I currently have terrible packet loss from my home internet. The series of hops that I am routed through are awful and it ruins the quality of my internet (gaming, videos). Is it possible to set my Rpi up as a "Rpi server" at the office I own and hop to that route instead of using the current one? The routing is far superior from my office.

More importantly, how much data is the Rpi model B able to I/O per second as a server? I heard it was around 30 Mbps which should be more than enough for the uses I need, but I don't know how reliable of a source it was... a typical game of what I play is around 15 MB an hour, so unless I messed up with my math it should be enough!

closed as off-topic by Ghanima, Jacobm001, Bex, mpromonet, joan May 30 '15 at 21:21

This question appears to be off-topic. The users who voted to close gave this specific reason:

  • "This question does not appear to be specific to the Raspberry Pi within the scope defined in the help center." – Ghanima, Jacobm001, Bex, mpromonet, joan
If this question can be reworded to fit the rules in the help center, please edit the question.

  • If your home internet loses a bunch of packets, why would connecting through your office help? That doesn't make sense. – Jacobm001 May 21 '15 at 22:16
  • @ jacobm001 Because the route my packets are sent through at home is less optimal than the route from my office. Sending my packets to the Rpi server and then through that network would mean bypassing the route that my packets are currently sent through. – tear728 May 21 '15 at 22:32
  • This has nothing to do with anything specific to the rPi. – Tyson May 22 '15 at 0:17
  • @Tyson How so? The question is deliberately and directly asking about the Rpi and its capabilities. Especially the second question... – tear728 May 22 '15 at 4:54
  • Although there might be an aspect of the feasibility which is pi-specific, the means of doing it are off-topic: raspberrypi.stackexchange.com/help/on-topic – goldilocks May 22 '15 at 15:06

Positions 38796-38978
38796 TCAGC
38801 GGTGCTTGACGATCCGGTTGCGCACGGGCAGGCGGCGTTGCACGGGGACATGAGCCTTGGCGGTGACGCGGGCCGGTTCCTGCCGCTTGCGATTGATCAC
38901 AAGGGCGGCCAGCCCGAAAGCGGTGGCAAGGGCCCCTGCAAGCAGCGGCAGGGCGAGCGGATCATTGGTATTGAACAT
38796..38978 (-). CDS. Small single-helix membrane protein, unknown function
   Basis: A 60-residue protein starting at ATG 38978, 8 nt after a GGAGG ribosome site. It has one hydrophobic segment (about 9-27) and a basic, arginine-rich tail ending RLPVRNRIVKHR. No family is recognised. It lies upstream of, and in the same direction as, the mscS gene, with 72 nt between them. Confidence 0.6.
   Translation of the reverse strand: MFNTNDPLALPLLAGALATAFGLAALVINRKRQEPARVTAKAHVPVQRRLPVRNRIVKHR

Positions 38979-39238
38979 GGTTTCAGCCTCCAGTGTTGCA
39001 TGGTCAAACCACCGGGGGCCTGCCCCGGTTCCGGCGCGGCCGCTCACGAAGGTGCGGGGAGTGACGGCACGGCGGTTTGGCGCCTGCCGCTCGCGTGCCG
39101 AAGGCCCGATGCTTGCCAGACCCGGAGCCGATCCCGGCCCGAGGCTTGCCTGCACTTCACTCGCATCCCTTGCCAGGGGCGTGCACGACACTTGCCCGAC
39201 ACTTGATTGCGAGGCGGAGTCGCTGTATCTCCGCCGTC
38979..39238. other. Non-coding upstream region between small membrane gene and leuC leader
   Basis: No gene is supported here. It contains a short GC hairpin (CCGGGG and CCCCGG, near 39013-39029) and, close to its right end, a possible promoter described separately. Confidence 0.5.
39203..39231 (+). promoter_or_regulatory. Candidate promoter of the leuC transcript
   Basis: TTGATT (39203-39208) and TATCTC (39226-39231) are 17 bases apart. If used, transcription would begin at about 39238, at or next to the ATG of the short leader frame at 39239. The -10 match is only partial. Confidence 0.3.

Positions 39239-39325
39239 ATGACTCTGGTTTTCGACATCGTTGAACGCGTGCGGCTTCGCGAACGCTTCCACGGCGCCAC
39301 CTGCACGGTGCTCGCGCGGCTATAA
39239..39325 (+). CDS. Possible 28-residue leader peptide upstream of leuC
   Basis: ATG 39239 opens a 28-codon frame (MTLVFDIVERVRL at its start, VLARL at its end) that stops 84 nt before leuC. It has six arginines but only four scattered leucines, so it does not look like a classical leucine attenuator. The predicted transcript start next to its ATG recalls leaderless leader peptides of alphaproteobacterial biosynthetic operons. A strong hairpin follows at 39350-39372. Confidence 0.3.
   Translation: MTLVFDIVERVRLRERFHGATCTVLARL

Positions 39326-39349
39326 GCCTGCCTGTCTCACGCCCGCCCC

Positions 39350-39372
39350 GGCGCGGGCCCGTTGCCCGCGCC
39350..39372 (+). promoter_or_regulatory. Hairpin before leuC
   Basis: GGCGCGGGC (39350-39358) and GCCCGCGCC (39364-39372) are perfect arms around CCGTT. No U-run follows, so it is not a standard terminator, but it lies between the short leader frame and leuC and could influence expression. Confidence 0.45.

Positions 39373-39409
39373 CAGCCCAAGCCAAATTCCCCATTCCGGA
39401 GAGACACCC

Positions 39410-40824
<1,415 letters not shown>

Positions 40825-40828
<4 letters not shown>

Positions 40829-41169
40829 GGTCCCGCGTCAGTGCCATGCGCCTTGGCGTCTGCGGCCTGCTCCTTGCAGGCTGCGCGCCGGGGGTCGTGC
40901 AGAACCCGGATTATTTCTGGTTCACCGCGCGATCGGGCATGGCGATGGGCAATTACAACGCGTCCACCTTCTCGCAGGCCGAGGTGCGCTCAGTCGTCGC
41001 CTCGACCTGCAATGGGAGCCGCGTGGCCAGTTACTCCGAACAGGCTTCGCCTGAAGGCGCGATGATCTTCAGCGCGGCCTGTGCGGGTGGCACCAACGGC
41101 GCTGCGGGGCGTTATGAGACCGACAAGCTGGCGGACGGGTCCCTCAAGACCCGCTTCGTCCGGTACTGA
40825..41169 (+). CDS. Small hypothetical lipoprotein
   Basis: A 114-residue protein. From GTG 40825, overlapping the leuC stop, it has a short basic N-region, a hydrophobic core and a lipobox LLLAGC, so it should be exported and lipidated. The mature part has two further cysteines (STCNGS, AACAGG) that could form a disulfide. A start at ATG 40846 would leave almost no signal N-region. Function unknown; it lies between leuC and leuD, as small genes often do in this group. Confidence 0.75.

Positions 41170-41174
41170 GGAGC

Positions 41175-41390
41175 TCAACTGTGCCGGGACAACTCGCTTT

I do not see how this could work out. (Set aside the question whether your employer would like the idea of you using the office network for personal purposes on that scale.)

Why would it not work? The VPN would be just a tunnel using said terrible internet connection of yours and therefore suffer equally from packet loss and other issues. Introducing another layer on that bad connection is not going improve it.

  • For one, I own the office. Details like this don't matter to you or the rest of the forum. Secondly, VPN is not the right terminology... my bad. Let's just say "rpi server"... According to tests, my office internet make 9 hops with low packet loss, whereas my home internet makes up to 15 hops with high packet loss. Why would sending my traffic to the "rpi server", in order to use that network and it's route, not work? – tear728 May 21 '15 at 21:34
  • Ok, feel free to edit your question accordingly to add this information. Please share your intended network layout to make people understand how the RPi is going to help (I now assume that the Pi is not going to use the bad connection - which renders my answer moot). – Ghanima May 21 '15 at 21:43
  • Okay thanks! I will do this. Sorry for the confusion. In the gaming world, VPN is a term synonymous with a server that reroutes your connection... forgot to the rest of the world it means something else. – tear728 May 21 '15 at 21:50

Not the answer you're looking for? Browse other questions tagged or ask your own question.